Cycle Counting is an inventory management concept that focuses on auditing a warehouse’s inventory.
Cycle counting Objectives
The objective of a cycle count is to track and document inventory levels. While most warehouses will carry out a cycle count at least once a year, it is recommended to complete one more often. This process and its associated procedures ensure warehouse and production teams are working with accurate inventory data. Performing accurate cycle counts often will help maintain the accuracy of your data and the efficiency of your inventory management.
Cycle Counting Versus Full Physical Inventory
Cycle counting is a manual process and can be carried out at any time on specific groups of items and helps refine procedures for tracking and inventory management. The process is designed to be carried out without interrupting a facility’s operation.
Cycle counting benefits include:
- Provides high levels of inventory accuracy
- More accurate financial reporting
- Considered less disruptive to operations when compared to a full physical inventory
- Can focus on subsets of inventory and items based on specific criteria
- A reduction in errors associated with bad data
- Higher levels of customer satisfaction
- Fewer inventory write-offs
- Reduced losses due to inventory shrinkage
Cycle counting disadvantages:
- Highly dependent on buy-in from company leadership down to warehouse staff
- The process needs to be carried out at regular intervals
A full physical inventory is a complete physical count of a business’s entire inventory, most often carried out on an annual basis. The process is generally manual, time-intensive, and requires shipping and receiving operations to be shut down for the duration of the process. As a result, the full physical inventory process can be disruptive.
To minimize the disruption, businesses often attempt to schedule these procedures during a slow period, when inventory levels are low.
Full physical inventory benefits include:
- Improved inventory accuracy
- More accurate accounting records
- Tax burden relief attributed to the record of losses
- Control over inventory shrinkage
Full physical inventory disadvantages:
- Shipping and receiving operations are ceased during the process
- Inconvenient for customers and supply chain partners
- An expensive, non-revenue-generating activity
- A high tendency for human error, resulting in bad data
Many companies complete annual physical inventories as a way of controlling their understanding of what’s in stock at any given time. However, performing a once-a-year activity to give that visibility leaves gaps.
For this reason, cycle counting is a preferred method of inventory management for businesses of every size. It is not uncommon for businesses to employ both a full physical inventory annually alongside incremental cycle counting throughout the year.
How To Complete A Cycle Count
Cycle counting garners appeal by offering an ongoing and easily achieved approach to inventory management. It is in maintaining the discipline of cycle counting that many organizations find issues.
It should be noted that every organization is different and a cycle count will be adjusted to fit each business’ method of operation. If your organization is interested in implementing a cycle counting program, it would be a good idea to consult a warehouse and inventory management professional. This way, you can avoid costly mistakes associated with trial and error.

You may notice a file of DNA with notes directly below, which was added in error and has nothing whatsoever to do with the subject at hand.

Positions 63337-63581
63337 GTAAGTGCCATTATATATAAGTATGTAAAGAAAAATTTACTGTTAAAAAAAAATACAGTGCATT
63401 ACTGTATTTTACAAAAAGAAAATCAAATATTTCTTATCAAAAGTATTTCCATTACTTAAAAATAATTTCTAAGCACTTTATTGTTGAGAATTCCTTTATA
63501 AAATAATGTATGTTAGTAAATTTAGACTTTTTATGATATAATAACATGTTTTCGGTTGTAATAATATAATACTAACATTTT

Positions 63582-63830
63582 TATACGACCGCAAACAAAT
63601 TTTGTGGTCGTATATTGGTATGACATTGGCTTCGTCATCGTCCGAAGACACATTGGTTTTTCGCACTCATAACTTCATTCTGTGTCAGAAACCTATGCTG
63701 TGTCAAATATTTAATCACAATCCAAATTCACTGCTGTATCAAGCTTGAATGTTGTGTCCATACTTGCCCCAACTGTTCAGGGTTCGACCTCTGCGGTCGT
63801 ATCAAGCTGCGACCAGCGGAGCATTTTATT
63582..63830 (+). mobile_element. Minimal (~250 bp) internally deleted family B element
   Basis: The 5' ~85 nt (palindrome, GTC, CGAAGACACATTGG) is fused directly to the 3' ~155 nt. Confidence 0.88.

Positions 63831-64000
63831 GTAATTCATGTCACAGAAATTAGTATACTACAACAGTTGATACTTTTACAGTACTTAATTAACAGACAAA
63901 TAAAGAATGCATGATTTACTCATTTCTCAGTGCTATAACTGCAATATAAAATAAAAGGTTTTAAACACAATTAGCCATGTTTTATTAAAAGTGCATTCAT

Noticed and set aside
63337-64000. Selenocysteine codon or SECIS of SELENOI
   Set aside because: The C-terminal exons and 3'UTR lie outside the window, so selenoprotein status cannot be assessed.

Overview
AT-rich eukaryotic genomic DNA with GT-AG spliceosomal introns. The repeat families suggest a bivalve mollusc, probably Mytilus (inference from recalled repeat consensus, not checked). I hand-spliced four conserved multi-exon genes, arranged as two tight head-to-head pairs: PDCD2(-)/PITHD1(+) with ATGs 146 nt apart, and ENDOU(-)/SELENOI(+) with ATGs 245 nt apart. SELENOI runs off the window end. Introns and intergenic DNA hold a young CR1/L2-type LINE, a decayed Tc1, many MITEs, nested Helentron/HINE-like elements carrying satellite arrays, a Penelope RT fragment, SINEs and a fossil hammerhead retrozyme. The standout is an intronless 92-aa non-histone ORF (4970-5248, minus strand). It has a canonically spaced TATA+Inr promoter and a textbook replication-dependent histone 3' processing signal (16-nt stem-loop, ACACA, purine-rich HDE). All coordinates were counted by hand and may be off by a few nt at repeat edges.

Cycle counting involves a physical count of some sub-section of inventory located in a warehouse or other storage facility. It is recommended to complete a cycle count at least once a quarter.
These small cycle counts reveal discrepancies in data that can be logged and rectified within enterprise systems for accurate inventory management.
Here’s a general outline of what’s involved in a cycle count:
- Update your inventory records before carrying out a cycle count. You need a baseline from which to work.
- Determine the scope of your count. For example, a small cycle count will cover X amount of SKUs, while a larger count will cover XXX amount of SKUs. You could also choose to count items over a designated period, such as the fiscal year.
- Decide which inventory to count first and item subsets to follow. Most businesses generally count their “A”-list products first. That is, the 20% of your inventory that makes up 80% of your inventory value.
- Determine the tools and equipment required to perform the cycle count. For example, if your inventory is barcoded, do you have handheld scanners available? If goods can’t be physically counted or handled, do you have a scale to weigh them?
- Decide who will perform the cycle count.
- Carry out the cycle count based on the details outlined in preparation.
- Review discrepancies between the cycle count results and warehouse records.
- Make the appropriate adjustments for incorrect data based on your baseline inventory record.
Cycle Counting Workshops
Encompass Solutions can train your staff to carry out Cycle Counts that Count through an educational workshop series led by our experienced inventory and warehouse management consultants.
Learn more about our Cycle Counting workshops HERE or contact us using the link below to speak with a representative.
About Encompass Solutions
Encompass Solutions is a business and software consulting firm that specializes in ERP systems, EDI, and Managed Services support for Manufacturers and Distributors. Serving small and medium-sized businesses since 2001, Encompass modernizes operations and automates processes for hundreds of customers across the globe. Whether undertaking full-scale implementation, integration, and renovation of existing systems, Encompass provides a specialized approach to every client’s needs. By identifying customer requirements and addressing them with the right solutions, we ensure our clients are equipped to match the pace of the Industry.